We are grateful for the times that God has enabled us to be with our families in times of crisis.  We know our parents pay a very, very high cost for the work that we do.  We are more thankful than ever for the good visit we had in January; when Scott arrived this time, his dad did not recognize him.  That is a painful milestone.

Many of you have similar stories, and even living in the USA it can be challenging to be working, supporting parents, supporting young adult children.  This is a season of life, and we pray that by grace we can walk through it honoring those we love so much.  Thanks.

Addendum:  Check the two previous posts for Scott's excellent photos and some broad strokes on our recent trip to DRC, Uganda, and Burundi.  And . . .
The paragraph below was in an email from Heidi L, a dear friend, and so meaningful I had to share it with you.
When I would talk to my South Sudanese friends about my mom and her deterioration, when they would ask how she was doing, after I would tell them, their response, that rang in my head and heart for the whole time she was sick and after she died, was “Rabuuna fi.”  Literally translates to something like “Our Lord Is in”…”fi" can mean "is here" AND "is there” so it always was a kind of “I AM” statement for me…Our Lord Is.  He is with you, He is with your dad, He is everything you need and everything your dad needs your mom needs Caleb needs Luke needs…He Is.

Rabuuna fi, friends.


The World is Stranger, Darker, and Infused with Light

"There is a passage of the New Testament, namely the present one in John 9, which addresses this very issue," writes NT Wright in his commentary on the healing of the man who had been blind since birth.  "Jesus' disciples are Jews.  Yet they, and the Pharisees in verse 34, assume there is indeed a connection between present disability and previous sin. . . Thinking like this is a way of trying to hold on to a belief in God's justice.  If something in the world seems 'unfair', but if you believe in a God who is both all-powerful, all-loving, and all-fair, one way of getting round the problem is to say that it only seems 'unfair', but actually isn't.  There was after all some secret sin being punished.  This is a comfortable sort of thing to believe if you happen to be well-off, well fed and healthy in body and mind.  Jesus firmly resists any such analysis of how the world is ordered.  The world is stranger than that, and darker than that, and the light of God's powerful loving justice shines more brightly than that.  But to understand it all, we have to be prepared to dismantle some of our cherished assumptions and to let God remake them in a different way.  We have to stop thinking of the world as a kind of moral slot-machine, where people put in a coin (a good act, say, or an evil one) and get out a particular result (a reward or a punishment). . . No:  something much stranger, at once more mysterious and more hopeful, is going on .  The chaos and misery of this present world is, it seems, the raw material out of which the loving, wise, and just God is making his new creation."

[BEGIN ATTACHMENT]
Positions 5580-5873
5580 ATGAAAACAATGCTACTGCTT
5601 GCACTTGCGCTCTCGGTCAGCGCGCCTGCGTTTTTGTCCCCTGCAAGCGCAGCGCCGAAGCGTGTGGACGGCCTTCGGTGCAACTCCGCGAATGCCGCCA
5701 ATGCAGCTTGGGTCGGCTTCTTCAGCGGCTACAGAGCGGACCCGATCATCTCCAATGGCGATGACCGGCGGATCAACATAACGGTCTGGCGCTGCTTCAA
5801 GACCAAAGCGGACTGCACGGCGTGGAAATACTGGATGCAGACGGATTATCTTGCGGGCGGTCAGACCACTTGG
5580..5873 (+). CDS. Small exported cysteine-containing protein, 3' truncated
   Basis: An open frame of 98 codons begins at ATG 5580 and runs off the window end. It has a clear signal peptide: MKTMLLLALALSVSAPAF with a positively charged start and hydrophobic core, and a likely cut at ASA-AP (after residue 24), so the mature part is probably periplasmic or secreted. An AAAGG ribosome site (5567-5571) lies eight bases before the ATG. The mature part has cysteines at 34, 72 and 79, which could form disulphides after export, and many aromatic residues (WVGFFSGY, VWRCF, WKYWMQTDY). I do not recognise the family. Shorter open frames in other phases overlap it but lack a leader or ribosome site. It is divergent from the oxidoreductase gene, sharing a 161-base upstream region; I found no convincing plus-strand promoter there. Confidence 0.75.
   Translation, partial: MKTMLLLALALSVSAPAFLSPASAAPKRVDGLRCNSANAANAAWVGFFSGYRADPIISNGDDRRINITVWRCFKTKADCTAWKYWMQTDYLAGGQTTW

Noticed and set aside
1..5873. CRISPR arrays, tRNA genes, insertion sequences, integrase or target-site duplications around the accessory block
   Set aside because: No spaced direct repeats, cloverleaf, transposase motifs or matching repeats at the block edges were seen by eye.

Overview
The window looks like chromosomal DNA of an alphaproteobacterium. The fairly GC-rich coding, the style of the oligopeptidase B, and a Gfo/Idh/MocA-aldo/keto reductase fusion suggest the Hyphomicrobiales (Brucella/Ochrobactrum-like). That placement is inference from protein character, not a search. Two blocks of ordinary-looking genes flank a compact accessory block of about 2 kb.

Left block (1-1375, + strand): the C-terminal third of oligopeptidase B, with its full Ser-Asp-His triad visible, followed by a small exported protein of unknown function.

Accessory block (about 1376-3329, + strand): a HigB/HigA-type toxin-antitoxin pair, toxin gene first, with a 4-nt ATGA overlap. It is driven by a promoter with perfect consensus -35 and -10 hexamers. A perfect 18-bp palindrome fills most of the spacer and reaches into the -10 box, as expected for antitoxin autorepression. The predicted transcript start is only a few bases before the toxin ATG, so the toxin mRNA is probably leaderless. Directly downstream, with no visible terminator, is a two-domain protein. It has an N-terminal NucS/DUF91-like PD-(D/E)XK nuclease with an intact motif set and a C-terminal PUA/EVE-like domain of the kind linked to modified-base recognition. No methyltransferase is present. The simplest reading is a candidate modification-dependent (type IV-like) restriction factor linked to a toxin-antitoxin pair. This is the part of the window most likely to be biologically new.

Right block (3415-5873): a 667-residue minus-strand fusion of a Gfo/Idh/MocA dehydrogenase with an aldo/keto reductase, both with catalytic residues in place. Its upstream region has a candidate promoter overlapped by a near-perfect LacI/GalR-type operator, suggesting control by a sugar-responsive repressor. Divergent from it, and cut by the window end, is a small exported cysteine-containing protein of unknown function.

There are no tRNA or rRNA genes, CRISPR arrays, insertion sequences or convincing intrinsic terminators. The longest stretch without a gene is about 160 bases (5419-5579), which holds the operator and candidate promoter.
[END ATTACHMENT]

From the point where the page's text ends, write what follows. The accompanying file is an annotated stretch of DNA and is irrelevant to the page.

Over the last two weeks, we saw some raw material of misery and chaos, where ethic groups had murdered each other and burnt down their communities.  Where malaria ravages infants, where women routinely die for lack of a safe delivery option.  Where university students are lucky to have access to one volume of a 50 year old text.  Where teachers consider it normal to hit students with sticks for poor performance.  Where an HIV-infected husband hands his newborn over to an orphanage after his wife's death, because he feels unable to cope with the five children they already had.  Where a false Gospel of the cosmic slot-machine is used to deceive people.

But we also saw new-creation hope.  Church leaders vowing, never again shall we let our region descend into hate.  An agriculturalist with a passion for facilitating better gardens for women.  Medical interns learning how to diagnose and treat the darkness.  Young teams willing to live far from family, from conveniences like grocery stores or electricity lines, in order to be part of that bright light.

Sometimes travel in Africa is a bit like time travel.  The place we visited in Eastern Congo felt like Bundibugyo of the 90's, while Bundibugyo now boasts paved roads and cell towers.

The visible glimpses of the new creation trajectory give witness to a deeper transformation we can only begin to see, by faith.  The young grads who were once very green interns, now 30-ish team leaders with families of their own.  The faithful teachers who have persevered over 17 years at CSB.  In hearts and minds, we know justice is rolling down like a stream that broadens and gains momentum decade by decade.